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  • Michelle Varela


In Home Long Term Care

Cost: The average cost of in-home care in the United States is $4,957 a month. Costs will vary by location and by service level.

Under the umbrella of in-home care, there are several different types of assistance and different roles of those who deliver these services. The type of care one needs will depend on their health, abilities, and budget.

Home-based care includes health, personal, and support services to help people stay at home and live as independently as possible. Most long-term care is provided in the home of the person receiving services or at a family member's home. In-home services may be short-term—for someone who is recovering from an operation, for example—or long-term, for people who need ongoing help.

Most home-based services involve personal care, such as help with bathing, dressing, taking medications, and supervision to make sure a person is safe. Unpaid family members, partners, friends, and neighbors provide most of this type of care.

Paid caregivers, including caregivers found informally, and healthcare professionals such as nurses, home health care aides, and therapists who are hired through home health care agencies can provide home-based long-term care services.

Home health care can also involve part-time medical services ordered by a physician for a specific condition. These services may include nursing care to help a person recover from surgery, an accident, or illness. Home health care may also include physical, occupational, or speech therapy and temporary home health aide services. These services should be provided by home health care agencies approved by Medicare, a government insurance program for people over age 65.

Types of Home Health Care

Companion Care Services

Companion care services are ideal for seniors who live independently and do not need much assistance with their activities of daily living. Companion Care services may include spending time with the client by read to them, participating in the client’s hobbies, or providing supervision. An elder companion may also provide transportation services and assist in medication management. Typically, companion care aides are not certified to administer medications or otherwise provide any type of medical care.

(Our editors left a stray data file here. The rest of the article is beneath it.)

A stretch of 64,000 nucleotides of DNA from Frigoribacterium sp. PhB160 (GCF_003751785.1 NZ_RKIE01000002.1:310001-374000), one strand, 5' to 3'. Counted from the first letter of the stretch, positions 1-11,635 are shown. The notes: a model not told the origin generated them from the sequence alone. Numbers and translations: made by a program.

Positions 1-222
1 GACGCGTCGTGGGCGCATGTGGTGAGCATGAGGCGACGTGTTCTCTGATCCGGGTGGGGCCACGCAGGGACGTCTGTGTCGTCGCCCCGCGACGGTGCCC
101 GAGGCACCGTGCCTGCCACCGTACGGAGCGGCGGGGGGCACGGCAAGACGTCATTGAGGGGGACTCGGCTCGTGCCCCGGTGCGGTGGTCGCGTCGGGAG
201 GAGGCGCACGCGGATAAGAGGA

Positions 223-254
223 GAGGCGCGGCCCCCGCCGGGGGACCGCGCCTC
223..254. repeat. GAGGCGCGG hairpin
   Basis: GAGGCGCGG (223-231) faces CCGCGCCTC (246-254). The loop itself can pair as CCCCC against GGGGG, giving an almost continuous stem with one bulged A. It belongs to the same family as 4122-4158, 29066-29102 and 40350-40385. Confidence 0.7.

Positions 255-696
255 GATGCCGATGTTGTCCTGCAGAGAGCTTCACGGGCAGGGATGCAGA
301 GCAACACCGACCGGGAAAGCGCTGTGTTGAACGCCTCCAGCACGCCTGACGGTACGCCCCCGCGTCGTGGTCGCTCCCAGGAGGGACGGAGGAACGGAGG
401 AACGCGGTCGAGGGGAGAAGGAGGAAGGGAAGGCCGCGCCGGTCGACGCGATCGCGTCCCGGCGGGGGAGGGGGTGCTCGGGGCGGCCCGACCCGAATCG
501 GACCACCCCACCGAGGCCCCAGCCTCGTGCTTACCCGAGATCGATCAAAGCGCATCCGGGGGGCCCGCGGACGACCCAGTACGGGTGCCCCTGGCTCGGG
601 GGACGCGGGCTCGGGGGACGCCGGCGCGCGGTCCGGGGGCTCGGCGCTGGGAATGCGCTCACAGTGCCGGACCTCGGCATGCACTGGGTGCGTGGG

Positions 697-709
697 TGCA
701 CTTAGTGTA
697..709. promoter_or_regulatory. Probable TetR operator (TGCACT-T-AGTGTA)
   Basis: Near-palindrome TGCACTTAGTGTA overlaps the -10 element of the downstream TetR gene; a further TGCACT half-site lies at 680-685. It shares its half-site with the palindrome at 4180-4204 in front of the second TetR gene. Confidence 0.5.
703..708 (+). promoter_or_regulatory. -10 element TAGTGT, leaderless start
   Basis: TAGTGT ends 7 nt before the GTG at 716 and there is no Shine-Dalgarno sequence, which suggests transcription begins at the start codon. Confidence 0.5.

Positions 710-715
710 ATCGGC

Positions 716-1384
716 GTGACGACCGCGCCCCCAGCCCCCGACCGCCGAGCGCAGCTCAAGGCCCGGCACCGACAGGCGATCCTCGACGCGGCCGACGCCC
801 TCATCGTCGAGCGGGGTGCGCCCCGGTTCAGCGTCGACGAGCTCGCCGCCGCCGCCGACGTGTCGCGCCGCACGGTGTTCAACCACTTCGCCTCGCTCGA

Personal Care Assistant

Personal care assistance is ideal for seniors who need regular help with their activities of daily living. Personal care assistants can provide a broad range of services, including help bathing and toileting, grocery shopping, and mobility assistance to prevent falls. These aides may not provide any medical care beyond medication management. This type of home care is comparable to the services residents receive in assisted living communities. Therefore, personal care assistants can certainly provide help to make the client’s life easier and safer. However, this level of care is not suited for someone who requires medical care of any type.

Home Health Care

Home health care aides carry certification to provide medical assistance. Unlike standard home care, which a senior or their family can seek out when they feel the time is right for them, home health care is typically recommended by a physician and may require a doctor’s written order to have the services covered by insurance. Seniors who require frequent medical services, such as injections or infusions, can work with a home health care provider on a regular basis. Others may seek home health care on a short-term or as-needed basis, such as when recovering from an injury or surgery. The range of services that one can receive from a home health aide is similar to what one would receive in a nursing home.

Finding the Right Home Care Services